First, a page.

post and beam membranes
This Passivhaus is a challenge as it has large open-plan spaces on the ground floor, as well as a central courtyard area and a spectacular feature window that measures approximately 8x3m.
 
The courtyard is framed with four posts and the large openings are constructed using portal frames to provide stability to the structure. These large post and beam members are fitted as the ground floor build progresses and care must be taken again to ensure that they are accurately located and aligned.
 
Large members are typically fixed using resin anchors and shimmed (wedged using shims) into position with steel strips. It’s essential that once the resin fixings have set — and before the ground floor is screeded — the shims are grouted using a structural non-shrinking grout.

Building a Passivhaus Show Home

A complete step by step guide, we take you through the story of building our Passivhaus show home. From the design process, constructing the superstructure, achieving airtightness right through to the finishing touches.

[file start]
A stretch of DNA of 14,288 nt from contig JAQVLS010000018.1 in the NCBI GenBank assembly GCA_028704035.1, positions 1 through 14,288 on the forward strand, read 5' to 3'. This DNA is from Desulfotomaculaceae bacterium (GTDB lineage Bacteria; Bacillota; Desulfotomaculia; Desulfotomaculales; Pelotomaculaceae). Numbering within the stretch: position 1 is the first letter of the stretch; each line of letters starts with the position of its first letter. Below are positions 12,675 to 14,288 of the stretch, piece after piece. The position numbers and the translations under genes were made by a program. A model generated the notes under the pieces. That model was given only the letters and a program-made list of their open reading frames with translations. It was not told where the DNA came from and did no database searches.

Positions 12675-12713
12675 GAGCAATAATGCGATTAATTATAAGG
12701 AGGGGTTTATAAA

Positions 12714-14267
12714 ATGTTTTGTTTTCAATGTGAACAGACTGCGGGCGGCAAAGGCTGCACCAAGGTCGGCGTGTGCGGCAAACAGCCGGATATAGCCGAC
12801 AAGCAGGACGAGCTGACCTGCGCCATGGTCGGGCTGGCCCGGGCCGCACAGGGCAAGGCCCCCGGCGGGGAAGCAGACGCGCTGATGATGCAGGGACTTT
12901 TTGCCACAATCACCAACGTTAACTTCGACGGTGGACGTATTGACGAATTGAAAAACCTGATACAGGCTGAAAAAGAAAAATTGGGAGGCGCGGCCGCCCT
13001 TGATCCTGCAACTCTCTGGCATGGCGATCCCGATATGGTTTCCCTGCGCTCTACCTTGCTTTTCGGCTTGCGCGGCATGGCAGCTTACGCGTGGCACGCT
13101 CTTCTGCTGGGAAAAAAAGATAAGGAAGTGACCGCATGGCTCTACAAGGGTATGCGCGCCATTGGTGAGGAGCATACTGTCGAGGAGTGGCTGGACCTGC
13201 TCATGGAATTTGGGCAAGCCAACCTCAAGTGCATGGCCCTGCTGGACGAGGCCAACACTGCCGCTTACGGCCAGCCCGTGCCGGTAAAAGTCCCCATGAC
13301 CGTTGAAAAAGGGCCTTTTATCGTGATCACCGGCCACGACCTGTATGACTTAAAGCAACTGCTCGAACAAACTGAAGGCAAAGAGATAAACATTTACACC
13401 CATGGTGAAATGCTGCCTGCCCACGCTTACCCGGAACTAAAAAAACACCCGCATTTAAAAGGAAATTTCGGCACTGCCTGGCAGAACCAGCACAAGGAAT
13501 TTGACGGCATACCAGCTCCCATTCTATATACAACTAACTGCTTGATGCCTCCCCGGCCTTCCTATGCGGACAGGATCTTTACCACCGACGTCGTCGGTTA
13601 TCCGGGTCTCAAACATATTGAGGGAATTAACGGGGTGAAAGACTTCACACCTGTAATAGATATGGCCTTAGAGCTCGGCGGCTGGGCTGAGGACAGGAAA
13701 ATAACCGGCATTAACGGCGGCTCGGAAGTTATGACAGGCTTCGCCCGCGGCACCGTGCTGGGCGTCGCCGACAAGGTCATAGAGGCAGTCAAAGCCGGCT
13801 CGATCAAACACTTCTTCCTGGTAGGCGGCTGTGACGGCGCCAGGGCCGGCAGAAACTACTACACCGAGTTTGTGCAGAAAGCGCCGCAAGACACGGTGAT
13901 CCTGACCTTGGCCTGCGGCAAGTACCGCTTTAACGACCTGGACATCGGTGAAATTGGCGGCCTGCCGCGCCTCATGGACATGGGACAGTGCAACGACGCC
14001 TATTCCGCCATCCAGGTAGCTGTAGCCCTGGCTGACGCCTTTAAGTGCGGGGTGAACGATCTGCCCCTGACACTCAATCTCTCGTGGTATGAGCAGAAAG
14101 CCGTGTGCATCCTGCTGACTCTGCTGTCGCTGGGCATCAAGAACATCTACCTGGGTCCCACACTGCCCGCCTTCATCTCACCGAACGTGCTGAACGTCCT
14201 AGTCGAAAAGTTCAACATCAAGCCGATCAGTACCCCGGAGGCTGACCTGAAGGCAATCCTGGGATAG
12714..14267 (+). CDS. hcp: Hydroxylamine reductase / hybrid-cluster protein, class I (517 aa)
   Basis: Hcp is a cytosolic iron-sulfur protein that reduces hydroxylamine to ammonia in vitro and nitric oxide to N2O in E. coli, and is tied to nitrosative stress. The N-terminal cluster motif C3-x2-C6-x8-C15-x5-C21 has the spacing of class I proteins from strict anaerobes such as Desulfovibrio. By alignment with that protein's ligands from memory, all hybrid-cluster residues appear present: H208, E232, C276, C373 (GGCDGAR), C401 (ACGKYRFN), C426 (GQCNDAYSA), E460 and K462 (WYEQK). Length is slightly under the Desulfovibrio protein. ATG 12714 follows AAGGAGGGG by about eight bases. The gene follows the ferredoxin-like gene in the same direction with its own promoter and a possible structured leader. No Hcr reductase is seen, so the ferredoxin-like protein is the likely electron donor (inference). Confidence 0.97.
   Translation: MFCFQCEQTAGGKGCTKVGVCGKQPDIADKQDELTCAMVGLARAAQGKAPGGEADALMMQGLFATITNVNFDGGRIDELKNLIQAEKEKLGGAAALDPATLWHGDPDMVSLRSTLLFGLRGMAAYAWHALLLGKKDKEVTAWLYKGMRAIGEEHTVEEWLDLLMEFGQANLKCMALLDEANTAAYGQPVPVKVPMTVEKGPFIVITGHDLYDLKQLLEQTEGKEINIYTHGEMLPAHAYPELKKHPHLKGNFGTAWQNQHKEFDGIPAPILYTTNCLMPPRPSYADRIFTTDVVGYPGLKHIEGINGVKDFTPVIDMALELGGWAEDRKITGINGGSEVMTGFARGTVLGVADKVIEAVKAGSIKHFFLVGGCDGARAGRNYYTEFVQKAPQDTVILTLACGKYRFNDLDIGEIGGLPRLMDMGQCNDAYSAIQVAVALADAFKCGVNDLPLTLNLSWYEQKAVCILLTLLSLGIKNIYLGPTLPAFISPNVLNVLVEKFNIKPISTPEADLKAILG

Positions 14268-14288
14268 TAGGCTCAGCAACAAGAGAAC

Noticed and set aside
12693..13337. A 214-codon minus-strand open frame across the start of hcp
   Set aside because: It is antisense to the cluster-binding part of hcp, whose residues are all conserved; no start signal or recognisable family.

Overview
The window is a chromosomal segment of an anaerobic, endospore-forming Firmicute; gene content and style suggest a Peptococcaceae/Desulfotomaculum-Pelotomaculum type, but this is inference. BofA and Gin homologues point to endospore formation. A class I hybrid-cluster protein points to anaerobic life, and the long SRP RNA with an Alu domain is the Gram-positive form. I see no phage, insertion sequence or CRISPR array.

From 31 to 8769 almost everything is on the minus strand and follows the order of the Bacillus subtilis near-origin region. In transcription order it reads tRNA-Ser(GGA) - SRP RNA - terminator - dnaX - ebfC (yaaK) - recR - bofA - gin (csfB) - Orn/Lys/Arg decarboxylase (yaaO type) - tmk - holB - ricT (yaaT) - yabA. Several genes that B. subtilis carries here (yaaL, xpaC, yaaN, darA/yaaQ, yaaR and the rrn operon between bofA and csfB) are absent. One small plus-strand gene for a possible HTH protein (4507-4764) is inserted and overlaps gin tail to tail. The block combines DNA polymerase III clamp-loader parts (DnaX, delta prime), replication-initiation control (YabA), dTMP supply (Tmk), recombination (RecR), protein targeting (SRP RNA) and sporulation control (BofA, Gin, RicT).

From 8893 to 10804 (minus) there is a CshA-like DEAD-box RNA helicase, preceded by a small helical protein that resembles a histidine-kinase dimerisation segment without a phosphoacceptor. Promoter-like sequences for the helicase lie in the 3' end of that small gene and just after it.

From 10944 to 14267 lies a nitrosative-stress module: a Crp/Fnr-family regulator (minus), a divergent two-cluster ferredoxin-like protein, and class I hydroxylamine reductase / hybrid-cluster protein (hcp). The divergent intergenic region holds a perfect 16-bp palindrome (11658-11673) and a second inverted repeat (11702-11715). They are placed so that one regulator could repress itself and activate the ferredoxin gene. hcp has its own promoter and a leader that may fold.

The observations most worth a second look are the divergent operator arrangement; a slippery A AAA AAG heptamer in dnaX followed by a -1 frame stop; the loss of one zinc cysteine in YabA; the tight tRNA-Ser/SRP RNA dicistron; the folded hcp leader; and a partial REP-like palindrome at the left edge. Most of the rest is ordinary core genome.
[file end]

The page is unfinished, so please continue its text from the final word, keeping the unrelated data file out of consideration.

Download the guide here.

Building a Passivhaus Download

4. Construct the First Floor

MiTek Posi-Joist Floor installation
We chose to construct the first floor using open metal web joists with Norbord Cabershield floor decking. We use open metal web joists (MiTek Posi-Joists) on all our projects as they really do simplify the installation of the services, particularly the large ducts, which are required by mechanical ventilation with heat recovery (MVHR) systems. Metal web joists can also be manufactured to a variety of depths and widths so that a range of span and load conditions can be accommodated.

The Cabershield chipboard is a new product for us and one that we now know works very well — a departure from traditional plywood. It has a permanent coating that protects the product from moisture during construction.

In this build, the Posi-Joists are hung off of the external Kingspan TEK® Building System walls using metal hangers to help reduce thermal bridging. The Cabershield floor deck is then glued and screwed using a special gap-filling adhesive to the top of the Posi-Joists.